Donald Richie Interview: Conversation with History; Institute of International Studies, UC Berkeley
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So how did you wind up in Japan? You last left us in China. Did one of your ships come to Japan and you decided to stay?
No. What happened was, the war was over, I was back home. My escape route was cut off. The only place for me to go was back to Ohio. I was unwilling to do that. I heard that the foreign service was accepting people for the two occupied areas, which were Germany and Japan. I signed up, and being a very good typist, I was taken. I put down Germany because I had been all over Europe, but I had never been to Germany. But they, in their wisdom, sent me to Japan. And so on the last day of 1946, I sailed into Yokohama harbor.
What sort of typing did you do? You worked for the civil administration there?
Yes, I worked for a certain part of the Occupation, which was concerned with war repatriations. I thought it would be all about Tang horses and pearls and things. But it wasn't. It was just lists in triplicate. No matter what a good typist I am, I'm not particularly fond of that talent. So I determined to get out, and I went to Stars and Stripes, the Army newspaper, and did a few articles for them on spec as it were, kind of human interest articles, people living under bridges and things like that. And they liked it. The occupation had humanized itself enough that people living under bridges were now something one could read about. So I was put on the staff, and I became a staff writer. I pointed out they didn't have a film critic, and they agreed, and so I became it. To be sure, I didn't review any Japanese films -- we were not allowed in the theaters. But I reviewed Betty Grable for the troops, that sort of thing.
Let's talk a little about reviewing American films. After all of this traveling, did you see American films differently? Were you more conscious of the way they were because of these experiences?
Oh, yes, of course. When I first saw Betty Grable, for example, I treated her like sort of a more favorably inclined mother. And --
This is in Lima, when you were young?
In Lima, yes. She would teach me things. I remember in Moon Over Miami, she taught me how to make gas-house eggs, which is where you take the piece of bread and put a hole in the middle, put the egg in and turn it over -- gas house eggs -- which I would then make. So I would learn something that way.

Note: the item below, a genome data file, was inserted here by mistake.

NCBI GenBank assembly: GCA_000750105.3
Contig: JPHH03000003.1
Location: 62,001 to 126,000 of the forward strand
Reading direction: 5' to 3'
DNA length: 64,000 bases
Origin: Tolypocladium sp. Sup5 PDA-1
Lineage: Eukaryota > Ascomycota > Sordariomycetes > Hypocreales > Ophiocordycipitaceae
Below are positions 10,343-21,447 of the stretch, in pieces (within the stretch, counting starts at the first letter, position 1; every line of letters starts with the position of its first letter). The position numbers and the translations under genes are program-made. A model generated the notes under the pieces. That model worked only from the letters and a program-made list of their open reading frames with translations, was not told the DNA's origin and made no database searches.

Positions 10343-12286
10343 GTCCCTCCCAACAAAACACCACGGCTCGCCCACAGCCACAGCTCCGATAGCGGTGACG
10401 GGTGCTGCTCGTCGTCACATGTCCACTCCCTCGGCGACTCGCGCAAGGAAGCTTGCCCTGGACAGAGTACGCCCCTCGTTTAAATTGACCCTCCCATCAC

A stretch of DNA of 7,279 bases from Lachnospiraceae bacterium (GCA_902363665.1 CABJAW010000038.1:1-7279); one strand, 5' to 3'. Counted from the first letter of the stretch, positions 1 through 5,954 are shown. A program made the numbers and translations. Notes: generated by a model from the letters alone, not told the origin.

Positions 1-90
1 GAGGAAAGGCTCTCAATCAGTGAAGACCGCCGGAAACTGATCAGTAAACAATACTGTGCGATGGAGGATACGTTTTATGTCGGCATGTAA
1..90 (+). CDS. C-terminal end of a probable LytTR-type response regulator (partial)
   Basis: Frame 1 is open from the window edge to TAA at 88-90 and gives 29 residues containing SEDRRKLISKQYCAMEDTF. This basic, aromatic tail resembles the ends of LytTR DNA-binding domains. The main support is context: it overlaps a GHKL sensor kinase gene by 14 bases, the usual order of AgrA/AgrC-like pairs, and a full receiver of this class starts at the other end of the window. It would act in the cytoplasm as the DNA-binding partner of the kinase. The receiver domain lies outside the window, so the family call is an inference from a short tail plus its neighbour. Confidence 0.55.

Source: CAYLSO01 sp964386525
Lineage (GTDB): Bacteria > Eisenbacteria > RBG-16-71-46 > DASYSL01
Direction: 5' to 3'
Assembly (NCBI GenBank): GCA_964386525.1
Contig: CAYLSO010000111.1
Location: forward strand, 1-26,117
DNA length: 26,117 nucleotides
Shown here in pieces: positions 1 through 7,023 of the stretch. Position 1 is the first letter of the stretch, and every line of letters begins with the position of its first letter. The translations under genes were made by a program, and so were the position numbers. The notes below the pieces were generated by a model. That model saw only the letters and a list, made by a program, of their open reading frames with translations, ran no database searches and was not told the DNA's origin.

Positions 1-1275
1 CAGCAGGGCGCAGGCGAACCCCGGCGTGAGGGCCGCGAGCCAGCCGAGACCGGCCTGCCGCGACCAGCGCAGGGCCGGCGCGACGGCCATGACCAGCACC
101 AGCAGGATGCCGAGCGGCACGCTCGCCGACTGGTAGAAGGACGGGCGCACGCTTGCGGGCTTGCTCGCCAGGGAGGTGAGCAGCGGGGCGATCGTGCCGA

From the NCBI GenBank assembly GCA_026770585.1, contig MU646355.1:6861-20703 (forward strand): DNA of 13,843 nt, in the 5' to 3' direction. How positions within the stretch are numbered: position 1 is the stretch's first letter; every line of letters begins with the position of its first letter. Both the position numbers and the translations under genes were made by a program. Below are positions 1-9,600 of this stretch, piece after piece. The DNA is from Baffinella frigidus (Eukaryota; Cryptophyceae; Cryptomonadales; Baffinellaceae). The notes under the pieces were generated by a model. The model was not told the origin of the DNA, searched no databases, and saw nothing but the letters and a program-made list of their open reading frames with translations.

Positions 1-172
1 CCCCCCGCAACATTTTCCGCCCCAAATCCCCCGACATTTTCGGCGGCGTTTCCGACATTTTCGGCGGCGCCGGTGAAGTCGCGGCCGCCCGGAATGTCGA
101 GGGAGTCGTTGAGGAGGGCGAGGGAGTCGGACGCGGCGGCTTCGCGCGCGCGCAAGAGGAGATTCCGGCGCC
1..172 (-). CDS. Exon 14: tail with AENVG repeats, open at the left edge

Later on, when I was in Japan and was reviewing Betty Grable for the troops, of course, I did not see her as an ersatz mother anymore, nor as a teacher of how to make food. I then saw her as an icon for the troops. My interest had become much more generalized, and I was able to talk more or less learnedly about the effects she was having on the troops, the fact that there's a whole line of such icons in the films that are used for various political purposes. And I could connect her to Theda Bara and [others]. I could do this sort of thing by now.
When you look back at any of these writings, do you still have pride in them?
Thank God I don't have to look at them.
The entire collection is at the Museum of Modern Art. I haven't seen it for years.
I see. So somebody who wants to do a book or a dissertation on you might want to go there.
Now, at a certain point here you get the idea to do what you weren't supposed to do, which was to go to a Japanese movie house and watch a Japanese movie. Why did you do that? And what was that experience like?
Well, the reason I went ... of course, there are a number of reasons why one does things like this. Our life there was circumscribed in a way which was rather like Lima. There were a number of things one couldn't do. "No fraternization with the indigenous personnel" was still a sign that you saw. And, of course, anybody with any American spirit in them would want to break such a law. We all did that. And if you did and the MPs caught you, then you were reprimanded. But if you were clever, they didn't catch you. And the kabuki, the coffee shops, the bordellos -- they were all off limits, and the motion picture theaters were all off limits, and I could live without kabuki or bordello, but I really, at this point, couldn't live without film.
And besides, film, I knew, was a great teaching tool. I was in this new country and I wanted to learn something about it. I already knew that I understood my own country through films, and it seemed like I could look at Japanese films and I could learn something about the country. So I used to go to places where the MPs weren't, and then sneak in and stand in the back and look at these films. All in a language I could not understand, but when you look at films and don't have titles, and have no idea if it's a mother or a lover that the hero's involved with, you learn something else. You learn about the choices that a director has, you learn about why he makes the movements that he has, you're undistracted by story, you're undisturbed by understanding dialogue -- all of these things give you another way of learning, another way of finding out -- which in the case of film is more true. And so you learn exactly what the director wanted to do and then you can judge how well he did it.